Medical device manufacturer 3D LifePrints has gained ISO certification for the quality assurance procedures behind its 3D printed surgical guides and anatomical models.
Specifically, the ‘Embedmed’ Quality Management System (QMS) used by the firm to ensure the high standard of its medical products, has been recognized as ISO 13485:2016-compliant. Having met the accreditation’s stringent quality guidelines, 3D LifePrints can now continue offering its patient-specific device range, while weighing-up a potential expansion to its clinical portfolio.
“It has long been our goal to standardize our processes by adherence to this internationally-recognized standard,” said Henry Pinchbeck, CEO of 3D LifePrints. “The formal certification of our QMS opens up considerable market opportunities for the business, and is a clear signal to our customers of the importance we attach to quality assurance and patient care.”
3D LifePrints’ clinical approach
Initially established in 2013 as a humanitarian aid group providing prosthetics to African amputees, 3D LifePrints has since expanded, setting up four ‘innovation hubs’ across the UK. At each of these bases, the company offers to 3D print highly-accurate surgical models, which serve to help patients better understand their condition, as well as providing surgeons with a valuable pre-operative training tool.
Thanks to the FDM, SLS, SLA and PolyJet technologies housed at these hubs, 3D LifePrints says that host institutions can “enjoy all of the benefits of an ‘in-house’ service,” without having to spend big on new machines. In the past, using the firm’s install base, surgeons have been able to create cardiac models to reduce the risk of complications, as well as making custom face masks for burn victims.
Through successive funding rounds, the company has also sought to continually expand on its operations over the last three years, securing £500,000 worth of investment in January 2018. Since then, 3D LifePrints has managed to raise a further £1.2 million as a means of growing the adoption of its hub-based model, and it’s thought that the firm’s ISO certification will further this strategy moving forwards.
Medical 3D printing QA
3D LifePrints’ newly-announced ISO certification covers the “design and manufacture of sterilisable devices within a controlled environment” at its embedded 3D printing hubs. The award confirms that the firm is in compliance with an internationally-recognized set of guidelines, which are designed to ensure the development, production and shipping of only the highest-quality clinical products.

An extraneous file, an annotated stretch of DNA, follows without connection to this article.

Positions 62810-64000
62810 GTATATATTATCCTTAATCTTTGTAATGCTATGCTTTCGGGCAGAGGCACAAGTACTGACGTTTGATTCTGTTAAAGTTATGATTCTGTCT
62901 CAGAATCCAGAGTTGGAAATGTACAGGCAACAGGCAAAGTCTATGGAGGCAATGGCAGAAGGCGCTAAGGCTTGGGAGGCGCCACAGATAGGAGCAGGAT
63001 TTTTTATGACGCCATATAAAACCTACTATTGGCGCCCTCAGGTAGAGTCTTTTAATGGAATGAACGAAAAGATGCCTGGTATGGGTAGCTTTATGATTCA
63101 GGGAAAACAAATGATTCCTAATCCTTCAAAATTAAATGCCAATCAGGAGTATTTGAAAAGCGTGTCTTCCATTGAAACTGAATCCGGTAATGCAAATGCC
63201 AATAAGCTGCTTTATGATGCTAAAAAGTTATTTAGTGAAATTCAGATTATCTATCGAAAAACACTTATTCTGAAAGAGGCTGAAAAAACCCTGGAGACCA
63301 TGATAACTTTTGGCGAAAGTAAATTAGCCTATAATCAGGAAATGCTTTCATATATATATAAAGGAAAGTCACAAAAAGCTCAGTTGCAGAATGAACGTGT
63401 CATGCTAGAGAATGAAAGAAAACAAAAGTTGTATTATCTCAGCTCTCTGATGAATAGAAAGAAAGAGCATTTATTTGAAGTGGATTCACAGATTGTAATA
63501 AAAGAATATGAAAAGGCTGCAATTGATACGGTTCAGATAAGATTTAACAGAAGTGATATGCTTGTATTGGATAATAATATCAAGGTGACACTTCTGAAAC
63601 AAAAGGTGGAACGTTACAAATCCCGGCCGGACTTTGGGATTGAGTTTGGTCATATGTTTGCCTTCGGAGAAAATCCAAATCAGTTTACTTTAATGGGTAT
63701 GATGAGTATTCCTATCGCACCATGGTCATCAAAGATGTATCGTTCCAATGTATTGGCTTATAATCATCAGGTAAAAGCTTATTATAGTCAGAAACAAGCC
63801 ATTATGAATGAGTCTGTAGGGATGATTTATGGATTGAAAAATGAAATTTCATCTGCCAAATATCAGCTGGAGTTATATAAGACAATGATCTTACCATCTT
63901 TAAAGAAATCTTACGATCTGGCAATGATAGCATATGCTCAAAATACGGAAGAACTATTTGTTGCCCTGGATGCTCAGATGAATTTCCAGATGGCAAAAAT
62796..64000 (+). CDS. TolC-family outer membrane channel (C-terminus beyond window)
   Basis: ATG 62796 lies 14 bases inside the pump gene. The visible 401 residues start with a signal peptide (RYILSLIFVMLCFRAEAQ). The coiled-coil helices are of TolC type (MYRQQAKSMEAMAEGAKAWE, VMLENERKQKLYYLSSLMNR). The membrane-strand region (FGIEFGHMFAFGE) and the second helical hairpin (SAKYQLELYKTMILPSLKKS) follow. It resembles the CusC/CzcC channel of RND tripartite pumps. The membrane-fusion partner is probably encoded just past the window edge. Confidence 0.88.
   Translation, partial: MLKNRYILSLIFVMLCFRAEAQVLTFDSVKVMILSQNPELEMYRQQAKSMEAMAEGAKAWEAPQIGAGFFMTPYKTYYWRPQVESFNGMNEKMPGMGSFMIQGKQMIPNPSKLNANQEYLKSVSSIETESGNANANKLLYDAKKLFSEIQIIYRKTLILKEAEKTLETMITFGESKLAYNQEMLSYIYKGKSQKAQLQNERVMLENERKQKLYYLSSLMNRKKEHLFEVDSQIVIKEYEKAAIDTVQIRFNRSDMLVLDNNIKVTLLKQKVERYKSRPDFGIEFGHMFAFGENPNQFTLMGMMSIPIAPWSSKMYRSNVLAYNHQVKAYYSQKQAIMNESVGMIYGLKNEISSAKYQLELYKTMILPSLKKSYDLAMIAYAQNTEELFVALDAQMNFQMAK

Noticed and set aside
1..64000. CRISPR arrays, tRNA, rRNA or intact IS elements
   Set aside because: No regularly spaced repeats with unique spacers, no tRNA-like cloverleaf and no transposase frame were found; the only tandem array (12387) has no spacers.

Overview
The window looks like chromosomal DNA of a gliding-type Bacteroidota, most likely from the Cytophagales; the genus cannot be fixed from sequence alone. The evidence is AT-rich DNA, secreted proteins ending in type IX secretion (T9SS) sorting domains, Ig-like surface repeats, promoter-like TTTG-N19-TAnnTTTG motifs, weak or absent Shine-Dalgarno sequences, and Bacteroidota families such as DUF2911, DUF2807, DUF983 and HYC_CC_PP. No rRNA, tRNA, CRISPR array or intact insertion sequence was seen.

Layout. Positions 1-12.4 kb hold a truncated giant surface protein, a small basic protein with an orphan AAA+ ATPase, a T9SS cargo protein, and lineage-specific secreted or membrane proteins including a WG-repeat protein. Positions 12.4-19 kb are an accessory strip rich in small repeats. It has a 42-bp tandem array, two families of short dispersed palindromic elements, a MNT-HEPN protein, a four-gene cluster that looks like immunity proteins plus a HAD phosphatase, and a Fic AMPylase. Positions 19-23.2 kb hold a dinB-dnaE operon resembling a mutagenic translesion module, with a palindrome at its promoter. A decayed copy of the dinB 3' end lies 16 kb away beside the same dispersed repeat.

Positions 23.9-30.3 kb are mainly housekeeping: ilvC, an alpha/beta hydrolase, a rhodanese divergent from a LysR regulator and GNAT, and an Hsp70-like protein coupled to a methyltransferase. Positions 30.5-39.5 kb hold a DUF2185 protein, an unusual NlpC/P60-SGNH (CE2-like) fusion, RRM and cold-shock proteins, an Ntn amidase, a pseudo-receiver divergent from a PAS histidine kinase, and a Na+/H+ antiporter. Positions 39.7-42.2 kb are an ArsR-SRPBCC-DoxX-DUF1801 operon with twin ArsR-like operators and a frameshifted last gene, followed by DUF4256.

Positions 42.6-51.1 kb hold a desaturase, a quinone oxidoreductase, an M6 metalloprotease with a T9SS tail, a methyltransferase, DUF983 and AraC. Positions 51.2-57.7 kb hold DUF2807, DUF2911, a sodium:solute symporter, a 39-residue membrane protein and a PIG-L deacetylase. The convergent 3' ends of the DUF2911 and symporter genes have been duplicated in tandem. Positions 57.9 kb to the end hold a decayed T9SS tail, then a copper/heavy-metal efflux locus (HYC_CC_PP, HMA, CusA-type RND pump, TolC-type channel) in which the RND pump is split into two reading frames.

According to the International Standards Organization (ISO) itself, ISO 13485:2016 refers to QMS standards which demonstrate that medical devices “consistently meet customer and applicable regulatory requirements.” What’s more, to gain certification, firms must also prove that the products provided by their “associated services,” and “suppliers or external parties” meet these stringent guidelines as well.
Now that the processes behind its Embedmed QMS have been certified, 3D LifePrint says that it’s able to “expand its industry-leading point-of-care model.” At present, the company’s operating model sees it deliver products-as-a-service from hubs embedded in host institutions such as universities, clinical practises and hospitals.
Already, the firm is working with the UK-based Alder Hey Children’s Hospital, Nuffield Orthopaedic Centre, Wrightington Hospital and Leeds General Infirmary, and having proven the quality control that goes into the on-demand devices produced there, it now anticipates further “market opportunities” for its 3D printing business ahead.
Surgical models ‘as-a-service’
Using 3D printing, it’s now possible to produce patient-specific anatomical models with high precision, which offer surgeons a better preoperative insight than that provided by traditional 2D imaging. At the UK-based Queen Elizabeth Hospital, for instance, surgeons have found that installing a Stratasys Objet 3D Printer has saved them 3-4 hours per operation.
Similarly, much like LIfePrint’s model-as-a-service business, Fast Radius and Axial3D launched a ‘DICOM-to-print’ service for surgeons and hospitals in North America last year. Working in tandem, the companies aim to provide clinicians with access to improved surgical planning via micro-millimeter accurate anatomical models with lead times of less than 48 hours.
Elsewhere, 3D printer manufacturer 3D Systems has iteratively built on the capabilities of its virtual surgical planning platform, which was cleared by the FDA in September 2019. The service effectively allows surgeons to turn CT scans of patients into detailed 3D images, which in turn, can be used as a means of planning highly-complex procedures.
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Featured image shows a surgeon holding a 3D LifePrints 3D printed cardiac model. Photo via 3D LifePrints.